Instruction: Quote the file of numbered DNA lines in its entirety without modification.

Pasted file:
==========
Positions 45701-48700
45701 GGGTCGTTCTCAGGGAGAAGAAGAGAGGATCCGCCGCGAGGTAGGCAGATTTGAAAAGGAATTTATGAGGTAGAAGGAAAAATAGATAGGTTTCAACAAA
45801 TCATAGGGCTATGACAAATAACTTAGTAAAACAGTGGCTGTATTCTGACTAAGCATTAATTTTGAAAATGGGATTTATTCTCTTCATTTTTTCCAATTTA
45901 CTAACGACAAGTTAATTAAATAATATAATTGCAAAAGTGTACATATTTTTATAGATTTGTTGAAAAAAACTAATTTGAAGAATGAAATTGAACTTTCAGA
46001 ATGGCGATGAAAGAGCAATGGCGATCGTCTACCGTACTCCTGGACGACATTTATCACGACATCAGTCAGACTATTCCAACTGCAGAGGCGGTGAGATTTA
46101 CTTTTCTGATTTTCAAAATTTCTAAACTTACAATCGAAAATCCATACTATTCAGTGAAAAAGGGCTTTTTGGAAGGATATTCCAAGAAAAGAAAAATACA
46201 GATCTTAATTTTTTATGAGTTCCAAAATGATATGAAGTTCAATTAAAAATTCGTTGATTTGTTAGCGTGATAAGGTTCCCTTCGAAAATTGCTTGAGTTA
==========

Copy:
Positions 45701-48700
45701 GGGTCGTTCTCAGGGAGAAGAAGAGAGGATCCGCCGCGAGGTAGGCAGATTTGAAAAGGAATTTATGAGGTAGAAGGAAAAATAGATAGGTTTCAACAAA
45801 TCATAGGGCTATGACAAATAACTTAGTAAAACAGTGGCTGTATTCTGACTAAGCATTAATTTTGAAAATGGGATTTATTCTCTTCATTTTTTCCAATTTA
45901 CTAACGACAAGTTAATTAAATAATATAATTGCAAAAGTGTACATATTTTTATAGATTTGTTGAAAAAAACTAATTTGAAGAATGAAATTGAACTTTCAGA
46001 ATGGCGATGAAAGAGCAATGGCGATCGTCTACCGTACTCCTGGACGACATTTATCACGACATCAGTCAGACTATTCCAACTGCAGAGGCGGTGAGATTTA
46101 CTTTTCTGATTTTCAAAATTTCTAAACTTACAATCGAAAATCCATACTATTCAGTGAAAAAGGGCTTTTTGGAAGGATATTCCAAGAAAAGAAAAATACA
46201 GATCTTAATTTTTTATGAGTTCCAAAATGATATGAAGTTCAATTAAAAATTCGTTGATTTGTTAGCGTGATAAGGTTCCCTTCGAAAATTGCTTGAGTTA